While it’s not essential, specialist landlord insurance will cover not only the cost of rebuilding your property (that bit is essential) but also your liability as a landlord. You can add cover for contents, legal fees and rent guarantee insurance to cover you if your tenant does not pay. For an average low-risk rental property, cover should only cost from a couple hundred pounds a year. And better yet, you can claim tax relief on this. If you don’t have cover yet, it’s definitely worth your consideration.

Are you really getting the most out of your rentals?

The key takeaway here is to make sure that you don’t miss out on any tax relief to which you are entitled. Many landlords are making allowable purchases without claiming the relief. Make sure you keep your receipts; software such as Receipt Bank, Quickbooks Self-Employed and of course, the TaxKings App can help simplify your tax return.

Thought for today: if it ain’t broke, you may want to fix it anyway; at least, if you’ve fallen into the higher rate tax band and aren’t able to claim full tax relief on mortgage interest – but that’s for another day.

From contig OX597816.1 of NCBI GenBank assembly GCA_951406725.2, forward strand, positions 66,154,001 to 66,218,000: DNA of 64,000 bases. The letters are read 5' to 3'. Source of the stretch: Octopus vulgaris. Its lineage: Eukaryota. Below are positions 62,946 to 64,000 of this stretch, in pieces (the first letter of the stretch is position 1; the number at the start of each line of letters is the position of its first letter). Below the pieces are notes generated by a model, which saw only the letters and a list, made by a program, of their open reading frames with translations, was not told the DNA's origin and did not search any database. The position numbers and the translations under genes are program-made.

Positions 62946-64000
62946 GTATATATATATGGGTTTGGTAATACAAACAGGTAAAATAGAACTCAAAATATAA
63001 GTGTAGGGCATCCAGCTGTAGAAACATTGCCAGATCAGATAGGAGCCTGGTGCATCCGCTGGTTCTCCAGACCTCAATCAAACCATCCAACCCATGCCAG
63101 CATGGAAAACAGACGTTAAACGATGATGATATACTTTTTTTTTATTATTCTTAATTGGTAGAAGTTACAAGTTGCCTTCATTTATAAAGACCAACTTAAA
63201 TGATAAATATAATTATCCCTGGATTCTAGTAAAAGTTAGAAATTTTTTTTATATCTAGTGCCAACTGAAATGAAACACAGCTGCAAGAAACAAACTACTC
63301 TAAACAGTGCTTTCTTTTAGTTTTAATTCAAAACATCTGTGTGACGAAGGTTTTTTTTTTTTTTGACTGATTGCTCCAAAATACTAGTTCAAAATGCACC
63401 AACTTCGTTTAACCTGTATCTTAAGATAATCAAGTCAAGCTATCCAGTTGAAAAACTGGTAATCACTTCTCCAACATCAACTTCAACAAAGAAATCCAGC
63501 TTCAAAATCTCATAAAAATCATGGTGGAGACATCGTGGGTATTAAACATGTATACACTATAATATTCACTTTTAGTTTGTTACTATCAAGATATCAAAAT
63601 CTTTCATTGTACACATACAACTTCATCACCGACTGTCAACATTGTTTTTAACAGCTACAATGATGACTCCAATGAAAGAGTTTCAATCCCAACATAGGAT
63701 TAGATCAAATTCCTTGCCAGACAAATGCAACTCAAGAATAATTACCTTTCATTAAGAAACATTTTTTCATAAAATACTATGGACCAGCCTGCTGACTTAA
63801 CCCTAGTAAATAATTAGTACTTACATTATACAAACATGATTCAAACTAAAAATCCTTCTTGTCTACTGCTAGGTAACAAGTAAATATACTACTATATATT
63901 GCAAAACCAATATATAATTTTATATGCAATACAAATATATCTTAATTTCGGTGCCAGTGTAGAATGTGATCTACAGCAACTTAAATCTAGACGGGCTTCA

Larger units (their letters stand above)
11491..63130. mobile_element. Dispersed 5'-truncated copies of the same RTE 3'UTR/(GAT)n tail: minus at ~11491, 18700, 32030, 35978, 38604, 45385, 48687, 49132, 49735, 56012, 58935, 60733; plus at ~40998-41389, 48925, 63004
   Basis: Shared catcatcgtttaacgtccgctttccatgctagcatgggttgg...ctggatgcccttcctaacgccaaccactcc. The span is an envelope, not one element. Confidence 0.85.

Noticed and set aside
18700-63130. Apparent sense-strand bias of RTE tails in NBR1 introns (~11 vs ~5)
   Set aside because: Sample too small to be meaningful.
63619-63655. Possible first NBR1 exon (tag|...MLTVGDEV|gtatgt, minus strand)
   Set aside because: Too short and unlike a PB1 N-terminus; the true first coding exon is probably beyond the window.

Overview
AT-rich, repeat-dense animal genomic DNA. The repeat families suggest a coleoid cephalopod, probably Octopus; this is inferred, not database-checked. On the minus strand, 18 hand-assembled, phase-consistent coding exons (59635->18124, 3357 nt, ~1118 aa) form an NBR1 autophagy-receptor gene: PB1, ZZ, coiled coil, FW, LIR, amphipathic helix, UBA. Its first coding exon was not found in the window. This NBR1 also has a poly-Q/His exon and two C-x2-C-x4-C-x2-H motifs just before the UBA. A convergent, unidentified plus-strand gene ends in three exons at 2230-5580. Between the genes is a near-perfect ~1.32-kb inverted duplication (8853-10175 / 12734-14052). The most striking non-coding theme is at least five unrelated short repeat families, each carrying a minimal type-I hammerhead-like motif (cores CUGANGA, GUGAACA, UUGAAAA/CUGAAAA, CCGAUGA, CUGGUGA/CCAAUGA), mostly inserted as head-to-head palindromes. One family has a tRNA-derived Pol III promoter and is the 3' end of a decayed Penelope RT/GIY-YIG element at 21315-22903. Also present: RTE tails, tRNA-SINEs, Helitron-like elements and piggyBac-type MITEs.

Final tip - It’s important to remember that HMRC are constantly changing the tax rules for landlords; what is claimable this year may change next year. Seeking professional advice is always recommended.

This Guide was written by Iain Rankin, Landlord Tax Adviser at TaxKings Accountants. Iain now writes for Listentotaxman.com on matters relating to property tax and landlord tax. He is very happy to speak with Listentotaxman visitors to discuss any tax questions they might have – just visit the TaxKings Accountants website for contact details.

This article was published in our Guides section on 30/11/2018.